2020-01-22
How to Use a Pay Raise Responsibly

Getting called into the boss’ office for the first time can feel a little reminiscent of getting called into the principal’s office. You immediately start sweating and wondering what you did wrong. But just like the principal's office, it's not always bad news. In fact, sometimes it's the best news of all: you just got a raise. Congrats! Take yourself out for a celebratory dinner and maybe even splurge on brunch this weekend. But come Monday morning, it's time to get down to business and determine how to use your raise.    You could just enjoy the extra cash coming into your checking account, yes. But, that little financial angel on your shoulder might also nag you about being smarter with that money. Unfortunately, most high school and college classes don’t teach us how to be responsible with our money. We learn all sorts of questionably-practical information like the Pythagorean Theorem but not how to file taxes or how to use a raise responsibly.    To cover that gap in information, we’re here with three actually practical suggestions to use that raise in a way both your principal and your boss would be proud of.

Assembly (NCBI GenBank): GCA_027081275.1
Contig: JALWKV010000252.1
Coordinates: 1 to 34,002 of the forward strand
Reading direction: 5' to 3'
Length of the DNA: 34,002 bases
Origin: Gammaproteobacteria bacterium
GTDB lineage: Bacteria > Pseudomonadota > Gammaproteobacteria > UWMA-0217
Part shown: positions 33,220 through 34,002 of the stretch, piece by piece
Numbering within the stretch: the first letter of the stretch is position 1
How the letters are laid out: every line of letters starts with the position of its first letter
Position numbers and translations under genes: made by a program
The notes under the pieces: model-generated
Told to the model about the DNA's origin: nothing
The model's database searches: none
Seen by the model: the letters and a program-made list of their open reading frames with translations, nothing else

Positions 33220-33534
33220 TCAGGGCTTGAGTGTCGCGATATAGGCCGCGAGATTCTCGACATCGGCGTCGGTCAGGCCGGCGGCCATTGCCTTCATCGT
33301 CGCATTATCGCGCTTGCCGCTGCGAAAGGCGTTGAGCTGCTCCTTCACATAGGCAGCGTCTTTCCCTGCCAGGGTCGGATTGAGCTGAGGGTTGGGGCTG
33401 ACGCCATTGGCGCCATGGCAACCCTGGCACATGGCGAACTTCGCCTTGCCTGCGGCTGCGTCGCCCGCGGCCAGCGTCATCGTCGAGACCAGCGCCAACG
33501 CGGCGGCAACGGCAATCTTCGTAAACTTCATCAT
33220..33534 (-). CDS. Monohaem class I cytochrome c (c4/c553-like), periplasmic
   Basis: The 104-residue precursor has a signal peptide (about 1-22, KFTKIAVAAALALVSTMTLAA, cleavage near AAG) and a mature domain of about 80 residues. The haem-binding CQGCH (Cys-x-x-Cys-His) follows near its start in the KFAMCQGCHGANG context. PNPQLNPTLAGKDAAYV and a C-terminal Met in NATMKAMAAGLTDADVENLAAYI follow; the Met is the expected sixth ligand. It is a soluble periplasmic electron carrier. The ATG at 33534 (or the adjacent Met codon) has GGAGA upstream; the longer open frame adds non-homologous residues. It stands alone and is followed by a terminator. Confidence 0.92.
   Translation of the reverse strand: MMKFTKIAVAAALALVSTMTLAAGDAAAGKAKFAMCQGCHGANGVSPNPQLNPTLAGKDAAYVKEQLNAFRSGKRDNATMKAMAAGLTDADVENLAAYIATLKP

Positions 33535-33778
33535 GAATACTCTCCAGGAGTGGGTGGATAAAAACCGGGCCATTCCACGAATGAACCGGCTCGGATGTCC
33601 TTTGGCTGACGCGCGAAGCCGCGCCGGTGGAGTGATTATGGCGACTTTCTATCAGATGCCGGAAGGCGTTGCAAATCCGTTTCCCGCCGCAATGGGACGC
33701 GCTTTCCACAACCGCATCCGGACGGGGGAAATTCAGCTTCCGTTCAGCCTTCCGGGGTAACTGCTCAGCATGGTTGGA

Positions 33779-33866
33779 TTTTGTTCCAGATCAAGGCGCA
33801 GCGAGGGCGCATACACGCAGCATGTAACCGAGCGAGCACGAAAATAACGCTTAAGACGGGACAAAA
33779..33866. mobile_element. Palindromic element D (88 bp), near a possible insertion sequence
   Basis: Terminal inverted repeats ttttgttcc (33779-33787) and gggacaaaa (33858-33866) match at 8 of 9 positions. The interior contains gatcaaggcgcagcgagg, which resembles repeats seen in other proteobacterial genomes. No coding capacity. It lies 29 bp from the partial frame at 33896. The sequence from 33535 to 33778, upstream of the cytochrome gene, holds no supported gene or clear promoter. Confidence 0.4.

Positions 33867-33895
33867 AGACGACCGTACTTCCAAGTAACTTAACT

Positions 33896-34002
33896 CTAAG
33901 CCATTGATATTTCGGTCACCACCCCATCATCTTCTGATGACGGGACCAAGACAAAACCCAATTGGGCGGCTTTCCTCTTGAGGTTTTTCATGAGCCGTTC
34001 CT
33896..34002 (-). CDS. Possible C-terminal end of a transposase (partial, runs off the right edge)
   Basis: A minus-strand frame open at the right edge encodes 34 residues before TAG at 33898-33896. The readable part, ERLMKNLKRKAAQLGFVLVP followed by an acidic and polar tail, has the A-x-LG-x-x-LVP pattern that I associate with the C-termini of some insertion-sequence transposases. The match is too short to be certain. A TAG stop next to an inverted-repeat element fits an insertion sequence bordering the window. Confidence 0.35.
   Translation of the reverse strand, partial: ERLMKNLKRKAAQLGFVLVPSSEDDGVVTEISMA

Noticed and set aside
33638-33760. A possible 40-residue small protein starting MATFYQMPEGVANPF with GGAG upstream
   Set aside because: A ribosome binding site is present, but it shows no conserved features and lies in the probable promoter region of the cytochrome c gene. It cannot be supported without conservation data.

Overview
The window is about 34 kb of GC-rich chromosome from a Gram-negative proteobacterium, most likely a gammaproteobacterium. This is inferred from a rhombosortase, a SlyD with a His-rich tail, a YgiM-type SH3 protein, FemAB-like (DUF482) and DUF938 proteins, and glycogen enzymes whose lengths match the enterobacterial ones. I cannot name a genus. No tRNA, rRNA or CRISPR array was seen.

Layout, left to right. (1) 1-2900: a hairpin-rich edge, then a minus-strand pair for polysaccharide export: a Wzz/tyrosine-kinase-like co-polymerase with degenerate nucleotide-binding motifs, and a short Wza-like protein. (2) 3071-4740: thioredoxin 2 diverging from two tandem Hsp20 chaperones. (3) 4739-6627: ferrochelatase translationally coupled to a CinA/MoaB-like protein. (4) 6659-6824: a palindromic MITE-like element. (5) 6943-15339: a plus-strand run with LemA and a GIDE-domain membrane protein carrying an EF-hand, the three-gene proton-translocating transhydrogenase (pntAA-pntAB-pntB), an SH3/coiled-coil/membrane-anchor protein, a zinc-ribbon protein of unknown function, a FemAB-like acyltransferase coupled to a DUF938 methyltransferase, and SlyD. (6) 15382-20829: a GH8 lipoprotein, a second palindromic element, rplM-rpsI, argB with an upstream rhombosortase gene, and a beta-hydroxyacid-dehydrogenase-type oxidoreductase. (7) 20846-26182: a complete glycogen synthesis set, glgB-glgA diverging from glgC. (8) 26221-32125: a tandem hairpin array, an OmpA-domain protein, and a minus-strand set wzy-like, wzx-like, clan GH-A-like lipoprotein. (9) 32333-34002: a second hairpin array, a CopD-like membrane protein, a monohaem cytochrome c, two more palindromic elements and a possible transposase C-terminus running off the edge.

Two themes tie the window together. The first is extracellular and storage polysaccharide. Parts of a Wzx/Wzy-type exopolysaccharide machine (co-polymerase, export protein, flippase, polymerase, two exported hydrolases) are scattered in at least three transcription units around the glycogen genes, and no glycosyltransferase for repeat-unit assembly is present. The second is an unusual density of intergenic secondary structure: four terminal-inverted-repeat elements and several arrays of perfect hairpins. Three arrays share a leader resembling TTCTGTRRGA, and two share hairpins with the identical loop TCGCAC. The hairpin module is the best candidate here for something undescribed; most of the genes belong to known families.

3 Practical Tips to Use a Raise Responsibly

 

1. Boost Your Retirement Savings

If your employer has a 401(k) plan, you should already be allocating 3–5% of each paycheck toward a retirement account, especially if your employer offers a 401(k) match. This means they’ll contribute as much to your savings as you do, up to a certain amount. Many employers match contributions up to 6% of your salary, and this is, literally, free money. If you contribute 3% of your $50,000 salary, that's $1,500 a year from you and $1,500 a year from your employer for retirement savings.    When you get a raise, you should adjust your paycheck to dedicate a portion or the full amount of that raise to your 401(k) contributions. This is an easy way to save more without much thought or effort needed. If you do this right away, you don’t get used to the extra money, and you just continue living and paying bills as you did before the raise.    If you’re young, this type of contribution can be especially rewarding because of a concept called